A recent UK survey showed that 36 per cent of employees are unhappy in their jobs. Afifth of workers worried that work caused them stress and anxiety, while nearly one in 10 described it as ‘horrible’.
But financial responsibilities and fear of change mean many employees stick with stressful jobs straight through to retirement — never grasping the opportunity a career change might offer.
So here are three benefits of a career change that might convince those swithering over a job switch to finally take the plunge.
More fulfilling job
This benefit sounds like a no-brainer.
But it’s worth thinking about what fulfilment feels like to you — and whether the career you chose when you were a teenager still meets your needs.
We all need to pay bills but it’s not all about the Benjamins.
The social capital and financial clout associated with a high-flying career might no longer be worth the stress and strain on your health and family.
Switching to a new career that suits your current mindset might mean a cut in wages — but if you become so stressed that you can’t work you’ll lose a lot more than money.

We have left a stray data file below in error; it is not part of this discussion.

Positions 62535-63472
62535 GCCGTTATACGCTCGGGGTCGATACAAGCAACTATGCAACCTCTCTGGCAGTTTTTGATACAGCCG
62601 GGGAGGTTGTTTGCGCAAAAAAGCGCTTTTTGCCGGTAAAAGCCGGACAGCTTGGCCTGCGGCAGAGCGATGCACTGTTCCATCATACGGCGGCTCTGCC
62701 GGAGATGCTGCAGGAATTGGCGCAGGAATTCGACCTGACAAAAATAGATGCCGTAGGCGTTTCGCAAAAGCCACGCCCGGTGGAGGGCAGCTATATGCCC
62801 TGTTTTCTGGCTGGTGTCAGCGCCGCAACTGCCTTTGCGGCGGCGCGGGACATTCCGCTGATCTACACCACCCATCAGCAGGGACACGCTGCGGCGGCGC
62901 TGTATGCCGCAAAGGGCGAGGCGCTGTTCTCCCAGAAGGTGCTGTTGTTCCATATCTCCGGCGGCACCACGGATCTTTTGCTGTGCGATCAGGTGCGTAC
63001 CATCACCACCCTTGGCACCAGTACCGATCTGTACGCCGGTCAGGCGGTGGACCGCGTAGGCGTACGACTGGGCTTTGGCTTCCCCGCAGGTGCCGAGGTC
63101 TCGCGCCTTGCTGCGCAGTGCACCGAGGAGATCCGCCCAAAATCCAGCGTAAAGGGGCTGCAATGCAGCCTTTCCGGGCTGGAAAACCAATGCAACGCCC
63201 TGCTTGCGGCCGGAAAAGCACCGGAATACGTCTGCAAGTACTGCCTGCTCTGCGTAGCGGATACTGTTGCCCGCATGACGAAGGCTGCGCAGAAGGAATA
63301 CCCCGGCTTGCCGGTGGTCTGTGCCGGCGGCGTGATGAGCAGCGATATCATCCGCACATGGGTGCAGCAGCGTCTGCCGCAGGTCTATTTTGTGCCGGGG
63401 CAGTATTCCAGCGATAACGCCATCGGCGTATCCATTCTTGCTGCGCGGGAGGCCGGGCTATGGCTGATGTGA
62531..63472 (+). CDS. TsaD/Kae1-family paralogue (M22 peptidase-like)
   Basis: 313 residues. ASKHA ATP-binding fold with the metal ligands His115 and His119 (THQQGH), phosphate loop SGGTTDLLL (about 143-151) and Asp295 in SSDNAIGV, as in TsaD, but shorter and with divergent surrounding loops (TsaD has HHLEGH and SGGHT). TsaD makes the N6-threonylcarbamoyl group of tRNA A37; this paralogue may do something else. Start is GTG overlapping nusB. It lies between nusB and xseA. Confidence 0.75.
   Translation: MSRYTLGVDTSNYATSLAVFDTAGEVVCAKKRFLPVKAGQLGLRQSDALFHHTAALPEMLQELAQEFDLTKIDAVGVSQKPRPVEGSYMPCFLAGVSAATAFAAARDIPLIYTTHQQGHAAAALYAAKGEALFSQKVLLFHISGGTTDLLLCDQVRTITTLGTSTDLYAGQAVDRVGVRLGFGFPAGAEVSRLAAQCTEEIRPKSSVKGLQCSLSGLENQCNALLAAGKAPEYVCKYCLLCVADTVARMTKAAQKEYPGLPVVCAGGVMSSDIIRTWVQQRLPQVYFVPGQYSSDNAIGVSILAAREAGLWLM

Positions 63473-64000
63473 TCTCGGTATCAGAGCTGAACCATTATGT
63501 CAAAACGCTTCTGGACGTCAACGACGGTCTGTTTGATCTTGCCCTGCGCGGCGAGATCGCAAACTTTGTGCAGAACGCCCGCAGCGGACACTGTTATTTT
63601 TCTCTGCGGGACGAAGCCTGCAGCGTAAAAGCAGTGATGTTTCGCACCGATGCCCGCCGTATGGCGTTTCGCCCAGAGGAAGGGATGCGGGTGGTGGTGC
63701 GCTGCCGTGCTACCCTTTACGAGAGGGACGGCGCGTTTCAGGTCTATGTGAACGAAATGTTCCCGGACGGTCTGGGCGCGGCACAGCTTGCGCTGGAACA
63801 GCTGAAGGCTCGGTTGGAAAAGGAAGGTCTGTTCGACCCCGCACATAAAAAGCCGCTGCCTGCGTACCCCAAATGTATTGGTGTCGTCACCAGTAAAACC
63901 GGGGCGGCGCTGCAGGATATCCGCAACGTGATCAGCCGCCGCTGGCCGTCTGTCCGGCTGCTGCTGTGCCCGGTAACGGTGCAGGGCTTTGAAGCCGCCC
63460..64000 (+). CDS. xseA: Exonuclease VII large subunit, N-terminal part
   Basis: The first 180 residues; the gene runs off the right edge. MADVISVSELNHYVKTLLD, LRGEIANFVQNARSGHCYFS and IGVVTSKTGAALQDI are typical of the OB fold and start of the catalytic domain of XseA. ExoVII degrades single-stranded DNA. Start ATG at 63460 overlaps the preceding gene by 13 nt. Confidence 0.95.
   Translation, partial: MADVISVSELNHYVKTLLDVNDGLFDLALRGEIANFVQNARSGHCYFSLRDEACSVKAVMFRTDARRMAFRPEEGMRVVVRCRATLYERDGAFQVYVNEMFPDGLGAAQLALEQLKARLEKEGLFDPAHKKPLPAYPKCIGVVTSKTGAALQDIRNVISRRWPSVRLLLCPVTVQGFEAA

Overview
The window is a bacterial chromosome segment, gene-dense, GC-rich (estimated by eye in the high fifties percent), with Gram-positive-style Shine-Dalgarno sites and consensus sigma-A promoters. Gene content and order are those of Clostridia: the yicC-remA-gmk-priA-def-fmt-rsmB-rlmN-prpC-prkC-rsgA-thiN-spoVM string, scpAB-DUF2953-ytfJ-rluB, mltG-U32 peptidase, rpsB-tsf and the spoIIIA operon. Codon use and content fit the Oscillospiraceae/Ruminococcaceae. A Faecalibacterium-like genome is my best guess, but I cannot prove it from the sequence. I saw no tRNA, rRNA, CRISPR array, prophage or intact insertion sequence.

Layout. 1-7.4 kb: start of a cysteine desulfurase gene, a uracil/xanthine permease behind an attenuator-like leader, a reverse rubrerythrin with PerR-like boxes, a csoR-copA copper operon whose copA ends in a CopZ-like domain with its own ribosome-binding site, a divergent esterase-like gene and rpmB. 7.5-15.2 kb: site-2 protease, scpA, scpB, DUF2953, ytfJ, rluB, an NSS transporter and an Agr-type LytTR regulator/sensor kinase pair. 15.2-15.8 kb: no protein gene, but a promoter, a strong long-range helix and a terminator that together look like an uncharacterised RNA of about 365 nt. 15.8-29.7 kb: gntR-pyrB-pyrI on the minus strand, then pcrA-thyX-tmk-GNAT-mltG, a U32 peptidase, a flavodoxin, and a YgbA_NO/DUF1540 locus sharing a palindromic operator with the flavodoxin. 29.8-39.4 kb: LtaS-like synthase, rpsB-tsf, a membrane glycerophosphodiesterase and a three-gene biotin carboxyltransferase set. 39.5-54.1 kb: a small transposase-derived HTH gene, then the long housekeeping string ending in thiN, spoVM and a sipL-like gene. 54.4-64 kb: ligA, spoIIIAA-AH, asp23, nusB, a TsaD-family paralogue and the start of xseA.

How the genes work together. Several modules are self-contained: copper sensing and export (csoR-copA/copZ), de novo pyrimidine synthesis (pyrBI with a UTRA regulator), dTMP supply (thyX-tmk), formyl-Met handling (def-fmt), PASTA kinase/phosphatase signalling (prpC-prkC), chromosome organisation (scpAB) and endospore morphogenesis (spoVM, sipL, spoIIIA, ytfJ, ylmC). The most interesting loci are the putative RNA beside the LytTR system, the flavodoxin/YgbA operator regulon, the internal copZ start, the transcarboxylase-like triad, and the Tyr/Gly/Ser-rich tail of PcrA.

Volunteering can be a great route into getting paid to follow your passion or an online degree programme can help you upskill for a switch to an entirely new sector.
More time for family
Depending on job demands there’s a good chance your only ‘quality time’ with friends and family is a few hours snatched from your work schedule each week.
You’re doing your best to support them by working long hours but not seeing the benefits.
And before you know it you’ve missed out on the lion’s share of your children’s formative years and you and your spouse are ships that pass in the night.
It doesn’t have to be that way — if you like your sector but finds your current corporate set-up constricting you might find being self-employed in the same industry means more money and a better life-work balance.
Improve your self-esteem
Dr. Maya Angelou said, “there’s no greater agony than bearing an untold story inside you”.
And spending the rest of your life regretting that you never took the chance to follow your true ambitions does untold damage to your self-esteem.
Changing career is a gamble — but it’s better to try and fail than put up with work that’s completely unsatisfying.
So consider whether frustration at your own inaction is the root cause of your daily rants about your terrible boss.
And remember that once you muster up the courage to quit he’ll be no more than a bad memory — and you’ll feel ten feet tall.
Mid-life career change is challenging so you can’t be flippant about its inherent risks — especially if you have family responsibilities.
But these are outweighed by the physical and psychological damage associated with spending your life fulfilling someone else’s dreams.
These three benefits of career change should help you quit your humdrum job with confidence and boldly seek something better.
Have you changed career course? Share your stories in the comments section.